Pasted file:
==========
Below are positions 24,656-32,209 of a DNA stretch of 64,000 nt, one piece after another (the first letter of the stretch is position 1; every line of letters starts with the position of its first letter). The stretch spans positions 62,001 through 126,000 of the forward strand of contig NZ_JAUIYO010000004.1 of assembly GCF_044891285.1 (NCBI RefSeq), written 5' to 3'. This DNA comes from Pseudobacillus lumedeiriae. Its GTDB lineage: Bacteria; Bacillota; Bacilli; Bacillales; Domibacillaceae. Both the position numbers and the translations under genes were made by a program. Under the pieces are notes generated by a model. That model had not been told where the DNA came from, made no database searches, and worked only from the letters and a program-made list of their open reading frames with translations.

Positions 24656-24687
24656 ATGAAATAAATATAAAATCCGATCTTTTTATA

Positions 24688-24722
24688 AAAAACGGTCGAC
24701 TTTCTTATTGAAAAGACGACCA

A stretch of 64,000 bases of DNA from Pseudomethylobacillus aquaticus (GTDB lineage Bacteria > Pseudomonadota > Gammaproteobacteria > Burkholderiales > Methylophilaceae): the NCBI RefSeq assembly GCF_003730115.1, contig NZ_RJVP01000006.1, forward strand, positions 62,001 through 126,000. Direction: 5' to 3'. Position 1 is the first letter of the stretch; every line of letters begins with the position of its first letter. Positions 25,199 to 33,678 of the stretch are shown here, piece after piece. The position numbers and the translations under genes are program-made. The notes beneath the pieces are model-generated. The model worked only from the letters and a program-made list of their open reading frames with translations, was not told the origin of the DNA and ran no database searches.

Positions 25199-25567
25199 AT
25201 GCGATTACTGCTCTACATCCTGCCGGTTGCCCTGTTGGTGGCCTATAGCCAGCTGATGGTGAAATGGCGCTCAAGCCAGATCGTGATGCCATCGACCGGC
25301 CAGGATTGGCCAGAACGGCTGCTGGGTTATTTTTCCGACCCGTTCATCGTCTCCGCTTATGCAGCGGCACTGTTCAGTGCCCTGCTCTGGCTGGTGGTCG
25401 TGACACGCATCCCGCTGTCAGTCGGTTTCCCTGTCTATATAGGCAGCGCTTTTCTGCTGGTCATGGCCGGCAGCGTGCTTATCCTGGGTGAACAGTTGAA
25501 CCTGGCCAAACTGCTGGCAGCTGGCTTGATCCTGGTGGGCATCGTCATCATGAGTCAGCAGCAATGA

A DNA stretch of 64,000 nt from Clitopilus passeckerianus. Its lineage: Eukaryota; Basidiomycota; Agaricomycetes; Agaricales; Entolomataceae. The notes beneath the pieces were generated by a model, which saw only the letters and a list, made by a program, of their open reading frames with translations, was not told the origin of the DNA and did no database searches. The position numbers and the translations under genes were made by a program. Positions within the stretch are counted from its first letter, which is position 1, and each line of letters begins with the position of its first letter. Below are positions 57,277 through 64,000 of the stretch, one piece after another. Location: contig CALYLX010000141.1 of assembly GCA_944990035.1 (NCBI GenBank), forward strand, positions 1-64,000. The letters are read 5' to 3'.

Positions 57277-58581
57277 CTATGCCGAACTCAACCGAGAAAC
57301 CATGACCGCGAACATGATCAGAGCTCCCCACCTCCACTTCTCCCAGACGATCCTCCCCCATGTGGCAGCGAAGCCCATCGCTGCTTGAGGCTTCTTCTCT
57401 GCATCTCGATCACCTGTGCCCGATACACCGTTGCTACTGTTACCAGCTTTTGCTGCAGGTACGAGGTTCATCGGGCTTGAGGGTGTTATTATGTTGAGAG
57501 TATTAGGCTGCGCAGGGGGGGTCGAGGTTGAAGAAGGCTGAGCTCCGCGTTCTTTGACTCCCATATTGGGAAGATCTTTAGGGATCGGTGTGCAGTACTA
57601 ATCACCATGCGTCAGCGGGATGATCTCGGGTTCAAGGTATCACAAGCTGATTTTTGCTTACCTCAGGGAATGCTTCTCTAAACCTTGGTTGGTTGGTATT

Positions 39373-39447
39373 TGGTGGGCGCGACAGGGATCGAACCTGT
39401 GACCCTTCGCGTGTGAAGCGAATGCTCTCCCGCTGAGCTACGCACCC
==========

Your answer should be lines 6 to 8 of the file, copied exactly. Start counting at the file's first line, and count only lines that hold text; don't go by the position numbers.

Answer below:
24701 TTTCTTATTGAAAAGACGACCA

A stretch of 64,000 bases of DNA from Pseudomethylobacillus aquaticus (GTDB lineage Bacteria > Pseudomonadota > Gammaproteobacteria > Burkholderiales > Methylophilaceae): the NCBI RefSeq assembly GCF_003730115.1, contig NZ_RJVP01000006.1, forward strand, positions 62,001 through 126,000. Direction: 5' to 3'. Position 1 is the first letter of the stretch; every line of letters begins with the position of its first letter. Positions 25,199 to 33,678 of the stretch are shown here, piece after piece. The position numbers and the translations under genes are program-made. The notes beneath the pieces are model-generated. The model worked only from the letters and a program-made list of their open reading frames with translations, was not told the origin of the DNA and ran no database searches.

Positions 25199-25567